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Hemangiosarcoma of the Bone in Cats

By: Dr. Jeffrey Philibert

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Hemangiosarcoma is a type of cancer that most commonly affects the spleen, liver and heart and typically causes bleeding from the ruptured tumor. Although it can arise in bone initially, this is rare. Most often when it occurs in bone, the tumor has spread there from another site in the body. Thus, if your cat is diagnosed with bone hemangiosarcoma it is vitally important that other more common sites of this tumor are excluded as the primary site.

As with most forms of cancer, very little is known about what causes hemangiosarcoma to develop. It is a highly lethal form of cancer and thus the diagnosis and treatment should be prompt and aggressive.

Related Symptoms or Diseases

  • Lameness. This is a general term used to describe pain or discomfort experienced when your pet moves normally or exercises minimally. Although your cat may develop lameness due to arthritis, ligament or tendon tears, or cartilage injury, lameness is also a cardinal sign of bone tumors. Therefore, any unexplained or chronic lameness in your pet warrants further investigation.

  • Pathologic fractures. If your cat experiences a fracture with minimal trauma, a pathologic fracture should be considered. Although fractures are most often a result of trauma, they can also occur in bones that have been weakened by cancer. Evaluating an X-ray may lead to the suspicion that the bone is abnormal; however, definite diagnosis of a tumor requires a biopsy. Pathologic fractures will not heal if fixed using standard techniques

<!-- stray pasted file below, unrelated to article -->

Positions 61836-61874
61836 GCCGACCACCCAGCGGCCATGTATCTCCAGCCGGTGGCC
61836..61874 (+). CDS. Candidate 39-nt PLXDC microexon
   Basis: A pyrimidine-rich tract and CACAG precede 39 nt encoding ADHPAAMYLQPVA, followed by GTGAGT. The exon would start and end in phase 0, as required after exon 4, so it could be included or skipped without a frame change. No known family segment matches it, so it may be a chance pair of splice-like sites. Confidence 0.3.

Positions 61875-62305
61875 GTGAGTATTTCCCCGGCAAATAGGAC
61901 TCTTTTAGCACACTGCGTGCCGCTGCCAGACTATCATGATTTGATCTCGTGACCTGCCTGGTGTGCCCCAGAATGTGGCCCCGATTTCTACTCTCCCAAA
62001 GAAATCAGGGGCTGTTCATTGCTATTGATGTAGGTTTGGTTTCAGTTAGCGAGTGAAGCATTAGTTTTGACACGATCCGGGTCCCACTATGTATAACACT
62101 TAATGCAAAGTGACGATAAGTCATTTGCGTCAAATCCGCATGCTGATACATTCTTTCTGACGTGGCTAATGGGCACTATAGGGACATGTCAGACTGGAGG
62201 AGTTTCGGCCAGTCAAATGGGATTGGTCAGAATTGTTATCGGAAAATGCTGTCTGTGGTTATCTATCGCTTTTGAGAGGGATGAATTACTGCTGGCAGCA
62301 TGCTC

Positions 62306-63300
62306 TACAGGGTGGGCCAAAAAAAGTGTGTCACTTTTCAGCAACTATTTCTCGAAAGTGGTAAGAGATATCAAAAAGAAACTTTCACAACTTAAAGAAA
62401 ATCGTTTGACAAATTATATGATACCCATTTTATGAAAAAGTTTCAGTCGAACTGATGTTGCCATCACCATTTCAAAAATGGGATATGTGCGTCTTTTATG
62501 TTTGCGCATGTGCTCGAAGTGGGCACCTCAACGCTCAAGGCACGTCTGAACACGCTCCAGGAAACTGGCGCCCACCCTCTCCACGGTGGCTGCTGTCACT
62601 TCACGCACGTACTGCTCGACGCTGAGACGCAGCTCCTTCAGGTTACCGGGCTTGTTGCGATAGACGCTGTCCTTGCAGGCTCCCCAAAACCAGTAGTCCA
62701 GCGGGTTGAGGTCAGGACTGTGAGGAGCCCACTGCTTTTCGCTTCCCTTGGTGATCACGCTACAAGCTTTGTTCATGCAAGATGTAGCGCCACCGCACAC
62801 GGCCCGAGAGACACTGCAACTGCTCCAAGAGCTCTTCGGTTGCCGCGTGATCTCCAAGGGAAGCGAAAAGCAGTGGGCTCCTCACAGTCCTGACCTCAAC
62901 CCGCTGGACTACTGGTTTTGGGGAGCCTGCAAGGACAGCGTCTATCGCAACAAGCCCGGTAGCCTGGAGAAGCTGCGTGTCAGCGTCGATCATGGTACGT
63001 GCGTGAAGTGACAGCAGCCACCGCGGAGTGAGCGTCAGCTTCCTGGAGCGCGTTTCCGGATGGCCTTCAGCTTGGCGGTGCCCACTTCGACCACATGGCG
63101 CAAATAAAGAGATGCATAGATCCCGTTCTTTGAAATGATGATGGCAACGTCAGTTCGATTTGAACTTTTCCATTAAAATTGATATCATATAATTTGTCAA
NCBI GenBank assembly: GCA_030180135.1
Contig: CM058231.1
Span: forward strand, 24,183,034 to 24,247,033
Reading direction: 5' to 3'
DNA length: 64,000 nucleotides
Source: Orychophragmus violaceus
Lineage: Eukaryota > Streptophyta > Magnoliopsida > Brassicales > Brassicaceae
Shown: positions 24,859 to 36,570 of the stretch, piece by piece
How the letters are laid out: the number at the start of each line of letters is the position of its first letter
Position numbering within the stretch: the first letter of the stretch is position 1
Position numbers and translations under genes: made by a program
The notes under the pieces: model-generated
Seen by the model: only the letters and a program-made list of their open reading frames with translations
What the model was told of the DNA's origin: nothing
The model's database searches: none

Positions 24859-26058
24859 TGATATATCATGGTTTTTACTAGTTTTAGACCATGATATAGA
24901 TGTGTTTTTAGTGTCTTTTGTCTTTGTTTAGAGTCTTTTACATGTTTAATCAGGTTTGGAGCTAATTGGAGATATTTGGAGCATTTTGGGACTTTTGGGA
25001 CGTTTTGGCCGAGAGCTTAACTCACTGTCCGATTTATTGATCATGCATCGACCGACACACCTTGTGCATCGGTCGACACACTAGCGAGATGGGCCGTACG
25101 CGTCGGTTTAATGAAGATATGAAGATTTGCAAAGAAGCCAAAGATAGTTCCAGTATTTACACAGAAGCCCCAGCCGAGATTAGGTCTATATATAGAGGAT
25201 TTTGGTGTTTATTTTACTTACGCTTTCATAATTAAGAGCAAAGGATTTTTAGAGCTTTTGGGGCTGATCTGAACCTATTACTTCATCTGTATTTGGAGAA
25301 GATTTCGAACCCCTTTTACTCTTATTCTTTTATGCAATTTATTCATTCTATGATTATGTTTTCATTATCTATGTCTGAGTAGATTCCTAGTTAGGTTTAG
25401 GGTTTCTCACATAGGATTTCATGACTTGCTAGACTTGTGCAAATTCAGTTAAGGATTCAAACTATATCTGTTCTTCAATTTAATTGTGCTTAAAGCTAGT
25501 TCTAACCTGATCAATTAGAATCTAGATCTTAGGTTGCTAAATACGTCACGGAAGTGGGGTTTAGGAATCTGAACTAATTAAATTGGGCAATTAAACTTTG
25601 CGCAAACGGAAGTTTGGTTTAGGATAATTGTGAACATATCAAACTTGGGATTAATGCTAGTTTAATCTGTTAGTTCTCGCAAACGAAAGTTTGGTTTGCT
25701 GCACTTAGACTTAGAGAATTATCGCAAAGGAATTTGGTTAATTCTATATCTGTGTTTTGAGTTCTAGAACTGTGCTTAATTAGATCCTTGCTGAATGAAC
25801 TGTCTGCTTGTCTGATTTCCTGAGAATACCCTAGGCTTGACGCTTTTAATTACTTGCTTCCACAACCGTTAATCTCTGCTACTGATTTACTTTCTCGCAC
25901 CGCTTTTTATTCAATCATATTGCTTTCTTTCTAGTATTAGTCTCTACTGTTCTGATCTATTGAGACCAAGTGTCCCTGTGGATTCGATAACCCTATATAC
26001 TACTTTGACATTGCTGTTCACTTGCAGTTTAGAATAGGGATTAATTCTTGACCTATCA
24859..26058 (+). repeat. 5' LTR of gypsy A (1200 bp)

• Osteomyelitis. This is an infection in the bone and an uncommon condition that occurs as a result of infectious organisms such as bacteria or fungi getting into a bone. These organisms most commonly gain entrance to the bone through an open wound, open fracture or rarely through the blood (a blood borne infection). The appearance of osteomyelitis may be similar to some bone cancers because it often appears as a proliferative or fuzzy mass-like lesion on an X-ray. Differentiating these types of infection from bone cancer typically requires that a biopsy and a culture be performed.        

  • Bone infarction. This is a very rare condition in which a blood clot blocks the blood supply to a bone, resulting in death of the bone. On an X-ray this appears as a lytic lesion, which means there is loss of bone, and is similar to the appearance of bone cancer.

  • Metastatic tumors to bone. Occasionally a bone cancer can be due to the metastasis or spread of cancer from a primary cancer elsewhere, most commonly mammary gland cancer. These types of cancers tend to have a distinctively different appearance on X-rays than primary bone tumors. Although their radiographic appearance may alert your veterinarian to their presence, a biopsy is still required for a definitive diagnosis.

    It is important to distinguish tumors that have spread from other tissues to bone from those that arise in bone initially because the treatment differs. For metastatic tumors an attempt is made to determine the site of the primary cancer. If your pet is diagnosed with cancer, your veterinarian may wish to consult with an oncologist or cancer specialist to understand the specific behavior and treatment of the cancer.

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